Lost Horse Mine underwent a series of improvement after the initial gold strike. Gold was processed by crushing the ore down with ten 850-pound stamps. Water was added to create a slurry which washed over mercury-covered copper plates. The gold stuck to the mercury and was formed into gold bricks which were taken to Banning each week via stagecoach.
The mine closed in 1937 and slowly broke down as the wood buckled and underground tunnels began collapsing. While the mine site has now been stabilized by the park service, it is still unsafe to walk on. A fence marks the perimeter of the site to protect visitors and keep this historic landmark preserved. Various other relics can be explored close up outside the fence.
When you are done at the mine, finish the loop by following the trail another 2 miles. This stretch is the same as the direct out-and-back option. The last leg follows an old road that was built to create easy access to and from the mine. Vegetation is very sparse throughout Lost Horse Mountain because lumber was needed to pump water through the mine’s refining equipment.
The little vegetation that managed to survive was burned in a 450 acre wildfire in 2009. Now the hike down is marked with the black remains of joshua trees. Fires leave an especially harsh impact on a desert environment, which is why Joshua Tree has a fire suppression mandate. It will take a long time for the ecosystem at Lost Horse Mountain to rebuild itself.
Once you get back to the trailhead make sure to swing by Key’s View and Inspiration Peak, located just down the road. The views into the Coachella Valley and San Jacinto Mountains are especially good at sunset.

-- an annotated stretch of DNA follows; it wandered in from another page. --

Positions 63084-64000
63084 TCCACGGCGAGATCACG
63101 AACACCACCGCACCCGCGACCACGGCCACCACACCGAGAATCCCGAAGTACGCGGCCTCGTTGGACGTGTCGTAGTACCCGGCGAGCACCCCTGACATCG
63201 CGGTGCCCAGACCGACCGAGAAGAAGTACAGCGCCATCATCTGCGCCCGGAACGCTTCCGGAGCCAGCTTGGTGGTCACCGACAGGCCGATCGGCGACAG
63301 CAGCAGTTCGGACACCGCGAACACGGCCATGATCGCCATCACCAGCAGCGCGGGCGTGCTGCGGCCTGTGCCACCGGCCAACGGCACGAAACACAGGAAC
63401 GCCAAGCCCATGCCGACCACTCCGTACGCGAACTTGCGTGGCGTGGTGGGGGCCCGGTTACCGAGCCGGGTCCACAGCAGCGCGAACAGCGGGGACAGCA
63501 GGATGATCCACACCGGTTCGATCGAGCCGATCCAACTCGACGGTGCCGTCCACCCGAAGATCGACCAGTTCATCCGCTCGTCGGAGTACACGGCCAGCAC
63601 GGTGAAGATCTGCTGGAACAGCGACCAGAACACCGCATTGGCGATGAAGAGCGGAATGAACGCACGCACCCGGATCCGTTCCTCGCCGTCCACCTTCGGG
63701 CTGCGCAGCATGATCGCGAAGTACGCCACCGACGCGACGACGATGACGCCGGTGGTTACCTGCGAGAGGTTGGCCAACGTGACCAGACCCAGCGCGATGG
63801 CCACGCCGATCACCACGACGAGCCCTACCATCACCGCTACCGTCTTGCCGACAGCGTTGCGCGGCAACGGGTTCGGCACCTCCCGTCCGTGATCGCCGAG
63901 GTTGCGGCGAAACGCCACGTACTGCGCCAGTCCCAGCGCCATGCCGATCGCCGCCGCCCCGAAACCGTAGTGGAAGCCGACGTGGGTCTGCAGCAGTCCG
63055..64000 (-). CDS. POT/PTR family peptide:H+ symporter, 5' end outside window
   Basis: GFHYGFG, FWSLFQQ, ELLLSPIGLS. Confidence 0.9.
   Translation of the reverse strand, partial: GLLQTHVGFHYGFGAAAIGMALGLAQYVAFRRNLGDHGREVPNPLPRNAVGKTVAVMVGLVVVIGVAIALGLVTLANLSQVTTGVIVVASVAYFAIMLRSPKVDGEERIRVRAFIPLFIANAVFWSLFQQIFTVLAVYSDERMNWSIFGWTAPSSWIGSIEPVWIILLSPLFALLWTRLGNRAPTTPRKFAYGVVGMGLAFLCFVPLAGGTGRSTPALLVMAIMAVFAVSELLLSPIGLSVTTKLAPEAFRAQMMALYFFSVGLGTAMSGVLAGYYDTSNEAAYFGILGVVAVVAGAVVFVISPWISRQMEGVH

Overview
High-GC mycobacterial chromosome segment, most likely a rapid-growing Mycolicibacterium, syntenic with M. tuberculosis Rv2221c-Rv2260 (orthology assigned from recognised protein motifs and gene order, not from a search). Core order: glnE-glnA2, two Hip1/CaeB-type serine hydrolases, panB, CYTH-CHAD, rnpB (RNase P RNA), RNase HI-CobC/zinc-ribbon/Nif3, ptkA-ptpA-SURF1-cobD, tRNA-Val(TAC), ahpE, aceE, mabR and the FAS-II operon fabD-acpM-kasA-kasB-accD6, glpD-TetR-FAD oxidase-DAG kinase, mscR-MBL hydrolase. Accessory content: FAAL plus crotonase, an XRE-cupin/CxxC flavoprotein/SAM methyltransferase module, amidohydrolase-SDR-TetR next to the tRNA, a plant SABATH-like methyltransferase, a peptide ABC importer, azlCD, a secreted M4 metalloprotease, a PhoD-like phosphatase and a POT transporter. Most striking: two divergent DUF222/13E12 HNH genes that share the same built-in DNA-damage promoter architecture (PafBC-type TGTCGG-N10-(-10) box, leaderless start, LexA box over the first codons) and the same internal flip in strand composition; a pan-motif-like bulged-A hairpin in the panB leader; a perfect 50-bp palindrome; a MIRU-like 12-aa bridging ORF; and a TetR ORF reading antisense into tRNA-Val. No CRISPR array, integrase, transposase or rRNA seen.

Stretches of the trail as it parallels Quail Wash can disappear, but markers are located every 1/4 mile to verify you are on track. Climbing up the backside of Lost Horse Mountain is fairly steep and loose, take your time on the ascent. The trail directly to the mine is a wide gravel path that is in good condition.
Ryan, and Hidden Valley campgrounds are closest. Each campground has first-come, first-served sites for $15 per night. More camping can be found to the east on Park Boulevard.
Lost Horse Mine is located along Keys' View Road in Joshua Tree National Park. From Highway 62 at the town of Joshua Tree, turn south on Park Boulevard. Continue straight for 15 miles as the road enters the park. Turn right onto Key's View Road, then continue another 2.4 miles. Turn left onto Lost Horse Mine Road and follow it for 0.9 miles to the parking lot.
With recent wildfire damage and ongoing waves of COVID-19 infections and restrictions, National Forest, National Park, and other public land closures, restrictions, or social distancing guidelines may be in-effect.
If infection rates are on the rise, please do your best to remain local for your hikes. If you do travel, please be mindful of small gateway communities and avoid as much interaction as you can. Also remember to be extra prepared with supplies so you don't have to stop somewhere outside your local community for gas, food, or anything else.
Please be sure to contact the local land management agency BEFORE you head out, as these conditions are likely to change without enough notice for us to fully stay on top of them. Thanks, and stay safe!